CRP tests – what are they?



What does CRP measure?

Chemical messengers (cytokines)are released during the innate immune response. The cytokines known as IL-6 (InterLeukin-6) and TNF (Tumour Necrosis Factor) stimulate the liver to produce the protein known as CRP (C-reactive protein).  CRP is a non specific measure of inflammation. It doesn’t tell you what is inflamed. It doesn’t give you a diagnosis.

CRP mg/dL CRP mg/ml Inflammatory State
> 1 mg/dL > 10 mg/ml Inflammation such as infection or flare. Often with heat/redness/pain
>0.3-1.0 mg/dL > 3-10 mg/ml inflammation (meta-inflammation). insulin resistance, sleep apnea, obesity, hypertension, sedentary lifestyle
>0.2 mg/dL > 2 mg/L increases the chance of a cardiovascular event


A CRP rise is dependent on which cytokines are released. Patients with lupus produce different cytokines so the CRP often does not reflect the activity of the disease.  Some RA sufferers can have inflammation with a normal CRP. These people are releasing different cytokines. One study has shown that up to 25% of sufferers of RA had marked inflammation with a normal CRP.  In summary, if your CRP was high at diagnosis, it is one way of tracking your response to your immune modulating actions.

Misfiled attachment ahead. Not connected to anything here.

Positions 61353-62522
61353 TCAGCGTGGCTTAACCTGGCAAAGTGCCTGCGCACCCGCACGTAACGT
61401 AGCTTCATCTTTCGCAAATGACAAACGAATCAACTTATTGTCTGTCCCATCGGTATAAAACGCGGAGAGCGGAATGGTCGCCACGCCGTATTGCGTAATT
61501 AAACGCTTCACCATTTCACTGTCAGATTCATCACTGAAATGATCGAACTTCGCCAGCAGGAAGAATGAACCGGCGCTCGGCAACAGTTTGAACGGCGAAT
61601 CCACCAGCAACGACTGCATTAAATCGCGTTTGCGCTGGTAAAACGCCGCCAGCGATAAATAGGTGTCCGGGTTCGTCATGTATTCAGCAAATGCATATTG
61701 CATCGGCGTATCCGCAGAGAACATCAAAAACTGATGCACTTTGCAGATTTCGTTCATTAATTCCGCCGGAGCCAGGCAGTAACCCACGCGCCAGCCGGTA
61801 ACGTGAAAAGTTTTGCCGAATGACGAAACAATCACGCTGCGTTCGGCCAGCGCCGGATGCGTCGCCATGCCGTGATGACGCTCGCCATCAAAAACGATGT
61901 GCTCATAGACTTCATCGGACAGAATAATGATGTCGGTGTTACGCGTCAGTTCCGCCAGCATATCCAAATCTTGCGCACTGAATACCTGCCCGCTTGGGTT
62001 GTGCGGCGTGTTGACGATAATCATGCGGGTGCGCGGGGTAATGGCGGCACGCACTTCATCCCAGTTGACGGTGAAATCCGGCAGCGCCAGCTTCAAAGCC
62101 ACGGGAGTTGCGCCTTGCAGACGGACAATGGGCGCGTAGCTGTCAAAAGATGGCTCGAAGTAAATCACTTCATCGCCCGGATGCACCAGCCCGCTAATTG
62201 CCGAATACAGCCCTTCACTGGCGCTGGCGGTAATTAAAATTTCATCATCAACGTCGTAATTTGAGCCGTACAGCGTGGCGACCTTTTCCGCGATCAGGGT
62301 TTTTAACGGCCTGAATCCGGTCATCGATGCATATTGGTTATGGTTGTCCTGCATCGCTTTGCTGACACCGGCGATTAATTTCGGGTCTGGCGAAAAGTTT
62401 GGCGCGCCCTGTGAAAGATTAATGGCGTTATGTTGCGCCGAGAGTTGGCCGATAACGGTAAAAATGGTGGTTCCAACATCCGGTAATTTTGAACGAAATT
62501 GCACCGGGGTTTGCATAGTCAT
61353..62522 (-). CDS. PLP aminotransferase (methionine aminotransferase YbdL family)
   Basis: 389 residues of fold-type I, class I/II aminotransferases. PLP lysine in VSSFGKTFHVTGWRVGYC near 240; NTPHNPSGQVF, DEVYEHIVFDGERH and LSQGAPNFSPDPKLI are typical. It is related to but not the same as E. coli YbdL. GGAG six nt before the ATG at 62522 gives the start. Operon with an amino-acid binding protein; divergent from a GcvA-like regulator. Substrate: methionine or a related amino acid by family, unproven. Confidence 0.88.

My summary is taken from UpToDate a subscription medical review service. (You can purchase a short-term membership)

The review was written by I Kusher, MD. Literature review was done last in Oct 2021. The review was updated July 2021. The study pointing out the not all inflammatory RA sufferers have elevated CRP or ESR is reference #87: Kay J, Morgacheva O, Messing SP, et al. Clinical disease activity and acute phase reactant levels are discordant among patients with active rheumatoid arthritis: acute phase reactant levels contribute separately to predicting outcome at one year. Arthritis Res Ther 2014; 16:R4

By Dr. Charmaine Jones, see Patient Advisory Bio Click here